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Tuesday, January 30, 2018

Where Once Upon a Time Begins


Have you noticed the ancestry kits advertised on
TV,
Twitter &
Facebook?

They are everywhere.


Today one commercial caught my eye whereby the man in the advertisement was pleased to find out that his great, great somebody was a blue-eyed fisherman just like himself. However, and apparently thrillingly, the blue-eyed ancestor was from Ireland.


Cue music and flash the website where for $99.99 you too can find out your family tree with one DNA swab via postal service.


Cool, right?

And very popular. According to wired.com, over 1.5 million ancestry gifts were sold on Black Friday making history one of the most popular Christmas gifts last year.


In addition, Ancestry said it sold 800% more kits on Amazon on Cyber Monday than it sold for the entire 2016 holiday season!

That is a lot of stories being sold!


And then it struck me; we are swabbing our cheeks, sealing hair strands, and sending away our DNA to pay for a story.

Our story.

Since the days following our birth, we’ve longed to be enveloped in the warmth of our loved ones and the words that bring connection and understanding to who we are and what is our place is in the world.


While technology, websites, and DNA kits delivered via UPS to our front door invite us to access the information we never imagined we could obtain I'm reminded of a most basic tenet of the human race .... we are wired for story.

“We live in a world where bad stories are told, stories that teach us life doesn't mean anything and that humanity has no great purpose. It's a good calling, then, to speak a better story. How brightly a better story shines. How easily the world looks to it in wonder. How grateful we are to hear these stories, and how happy it makes us to repeat them.” Donald Miller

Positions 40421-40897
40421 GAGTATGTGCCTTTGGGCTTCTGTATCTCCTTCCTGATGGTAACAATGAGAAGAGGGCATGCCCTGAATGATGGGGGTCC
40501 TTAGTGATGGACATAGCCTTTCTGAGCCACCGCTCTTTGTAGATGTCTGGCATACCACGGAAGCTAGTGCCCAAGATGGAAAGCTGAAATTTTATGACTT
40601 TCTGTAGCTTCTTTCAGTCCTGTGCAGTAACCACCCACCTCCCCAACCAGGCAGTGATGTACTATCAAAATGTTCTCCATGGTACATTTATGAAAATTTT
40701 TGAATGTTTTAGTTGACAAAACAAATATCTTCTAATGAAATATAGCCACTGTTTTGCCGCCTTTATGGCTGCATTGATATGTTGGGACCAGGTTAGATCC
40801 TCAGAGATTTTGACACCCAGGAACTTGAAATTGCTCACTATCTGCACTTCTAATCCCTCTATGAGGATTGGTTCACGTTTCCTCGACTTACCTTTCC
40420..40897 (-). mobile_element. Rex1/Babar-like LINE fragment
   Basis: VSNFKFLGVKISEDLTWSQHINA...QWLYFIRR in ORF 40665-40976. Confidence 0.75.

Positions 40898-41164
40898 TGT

We want to know where we came from.
Who are my people? What did they do? How did they come to live here? Or there?


Wouldn't you like to know?

Know your story? I’d bet 1.5 million ancestory kits that most of us do.

I think we long for story in our lives.
I think knowing a bit about our past connects to the present.
I think we hold a secret hope in our hearts our story will get told.


I often imagine a future where, for example, my children look across the kitchen table from their grandchildren and say, “Your great-grandmother Steph loved to make her mother-in-laws sugar cookie recipe too!”


I would love that!


In a time when .coms and swab kits are super hip

let us not forget the power of our own stories.


May we remember to tell our stories.
May we find ways to work “Remember whens...” and “I’ll never forget...” into today’s conversation, tomorrow’s dinner, and tonight's bedtime’s cuddles.


Perhaps then, if we weave our tales in and out of all our todays, we may find our stories being told in many tomorrows. Because once upon a time must begin somewhere.


Why not with you?

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